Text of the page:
Country Facts and Folklore
By Andy Reddick
KEOKUK: CHIEF OF THE SAC AND FOX NATION
Make no mistake about Keokuk. Although he did not advocate fighting the Americans in the Black Hawk War, he was a bloodthirsty, aspiring chieftain in his youth that sometimes became savage and merciless.
At Saukenuk village on Rock Island, a pretty Indian maiden had an affair with a French commander named Pierre Paul Marin. When her son was born in 1780, she named him Keokuk, which is said to mean "Great Chief." It seems as though this young lad was destined at birth to accomplish great things for the Indian people. He gained fame as a fierce warrior and quickly fell in line to lead the Sac and Fox.
However, Keokuk soon recognized the size and might of the Americans who were closing in on Indian hunting grounds, causing them to continually migrate westward. Fighting them was a no-win situation; therefore he began to advocate peace rather than war.
A contemporary rival warrior named Black Hawk aligned himself with the British during the War of 1812 to fight the Americans, after which he continued to do everything in his power to prevent American encroachment. Keokuk’s desire for peace made him look weak compared to Black Hawk, therefore leadership of the Indian nation fell into Black Hawk’s hands in spite of the fact that Black Hawk did not aspire to be the chief leader of the pack.
Black Hawk resisted the treaties made between the Americans and the Indians on the grounds that his people were threatened into signing away their lands. He gathered together a large group of people and returned across the river to Saukenuk in violation of the agreement, which set up conditions for the Black Hawk War. Meanwhile, Keokuk and a small band resisted fighting and stayed in their villages along the Iowa River.
After the war ended, the United States government rewarded Keokuk by requesting that the Indian nation make him their chief and by giving him a reservation of land within the Black Hawk Strip that now fell into American hands. Black Hawk was banished from being a chief leader or living in one of the Indian nation’s principal villages.
Nevertheless, a split widened between the factions within the Indian nation. Only about one-third of the nation’s 2,300 people belonged to Keokuk’s party. The rest followed leaders such as Mahaska and Kishkekosh (which means "Savage Biter.") A bitter feud broke out between Keokuk and Black Hawk.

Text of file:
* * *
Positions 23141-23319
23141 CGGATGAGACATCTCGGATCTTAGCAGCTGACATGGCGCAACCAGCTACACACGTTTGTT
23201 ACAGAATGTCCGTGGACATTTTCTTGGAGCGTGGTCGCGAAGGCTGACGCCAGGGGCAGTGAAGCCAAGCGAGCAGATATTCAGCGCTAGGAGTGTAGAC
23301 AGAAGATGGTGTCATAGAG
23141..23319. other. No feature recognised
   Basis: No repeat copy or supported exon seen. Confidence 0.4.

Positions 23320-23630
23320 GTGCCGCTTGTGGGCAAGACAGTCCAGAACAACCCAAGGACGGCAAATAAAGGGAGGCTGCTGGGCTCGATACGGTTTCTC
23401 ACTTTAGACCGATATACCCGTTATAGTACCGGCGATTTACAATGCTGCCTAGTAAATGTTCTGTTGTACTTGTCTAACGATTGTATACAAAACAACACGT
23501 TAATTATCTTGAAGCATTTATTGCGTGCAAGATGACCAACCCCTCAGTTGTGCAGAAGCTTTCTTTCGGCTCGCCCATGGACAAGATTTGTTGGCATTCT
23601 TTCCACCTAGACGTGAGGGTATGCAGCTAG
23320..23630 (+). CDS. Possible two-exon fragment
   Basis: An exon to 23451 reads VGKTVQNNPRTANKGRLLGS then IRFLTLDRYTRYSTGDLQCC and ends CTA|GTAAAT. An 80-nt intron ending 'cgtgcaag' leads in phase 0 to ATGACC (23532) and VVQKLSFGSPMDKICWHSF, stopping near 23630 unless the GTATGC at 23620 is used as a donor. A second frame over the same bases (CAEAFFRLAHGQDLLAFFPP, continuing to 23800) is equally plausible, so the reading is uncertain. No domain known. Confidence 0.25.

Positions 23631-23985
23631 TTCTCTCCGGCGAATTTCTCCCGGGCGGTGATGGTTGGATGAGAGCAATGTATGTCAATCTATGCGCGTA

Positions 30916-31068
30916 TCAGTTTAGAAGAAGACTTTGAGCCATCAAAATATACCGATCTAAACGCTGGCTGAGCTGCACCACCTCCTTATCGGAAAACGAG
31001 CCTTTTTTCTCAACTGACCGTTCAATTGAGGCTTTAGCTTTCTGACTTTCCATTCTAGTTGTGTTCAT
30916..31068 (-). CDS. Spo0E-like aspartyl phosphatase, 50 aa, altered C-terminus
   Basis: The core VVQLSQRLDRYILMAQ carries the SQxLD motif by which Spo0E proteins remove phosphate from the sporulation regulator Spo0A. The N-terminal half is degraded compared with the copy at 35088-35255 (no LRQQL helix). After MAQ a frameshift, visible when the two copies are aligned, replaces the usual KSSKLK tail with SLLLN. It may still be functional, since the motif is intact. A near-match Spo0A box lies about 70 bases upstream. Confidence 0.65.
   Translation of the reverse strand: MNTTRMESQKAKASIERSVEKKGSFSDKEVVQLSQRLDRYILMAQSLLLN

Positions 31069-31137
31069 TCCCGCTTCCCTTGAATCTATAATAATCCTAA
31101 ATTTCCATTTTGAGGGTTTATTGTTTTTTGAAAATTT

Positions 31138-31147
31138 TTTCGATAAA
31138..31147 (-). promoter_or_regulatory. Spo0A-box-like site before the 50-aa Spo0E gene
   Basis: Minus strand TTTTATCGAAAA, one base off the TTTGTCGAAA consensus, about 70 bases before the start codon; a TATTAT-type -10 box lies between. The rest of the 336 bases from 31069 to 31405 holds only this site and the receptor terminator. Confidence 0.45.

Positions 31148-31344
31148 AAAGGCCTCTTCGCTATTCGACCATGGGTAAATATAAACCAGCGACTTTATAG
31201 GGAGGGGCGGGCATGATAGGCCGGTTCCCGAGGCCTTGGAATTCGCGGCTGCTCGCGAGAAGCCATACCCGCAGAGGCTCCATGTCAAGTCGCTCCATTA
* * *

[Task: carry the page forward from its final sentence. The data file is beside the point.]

One night near the white village of Keokuk, a quarrel started between the two rivals, and one of Black Hawk’s sons stabbed Keokuk in the chest. Injured so that he couldn’t walk, Keokuk’s aides took him home by canoe. The braves who had remained faithful to Black Hawk now refused to recognize Keokuk as their chief and proclaimed Hardfish as their leader. Hardfish lost no time in seizing the opportunity for control.
Around 1836 Keokuk sold his reserve along the Iowa River. Advancement of white settlement in that area had ruined the hunting grounds and most of the Indians had already vacated. He didn’t need the land so it seemed advantageous to sell.
Beginning in 1833, Keokuk’s band gradually left his villages in favor of the hills near Ft. Madison or along the lower Des Moines River. Within two years, an estimated two thousand people lived in clumps of wigwams dotting the landscape between Chequest Creek and the Mississippi River, including those who had dwelt near Ft. Madison.
Chief Keokuk apparently followed Hardfish from place to place in an attempt to regain control. Finally, around 1836 he took his faithful followers to Iowaville. This became the official village of the Sac and Fox until the early part of 1838 when the nation moved upstream to Wapello County. Kishkekosh was not equal to Hardfish as a leader, but had a following and played an important role in councils.
By 1837 Hardfish and Kishkekosh moved their dwindling groups to Iowaville and under pressure from Indian Agent General Street, made a peaceful alliance with Keokuk. The old chief continued as the main leader of the Sac and Fox and led about 1,500 into Kansas when they left Iowa in 1846. Keokuk died in Kansas in 1848. Later his remains were brought back to the city of Keokuk where a monument was built to mark his burial spot.
Contributed to the Van Buren Co. IAGenWeb Project by Andy Reddick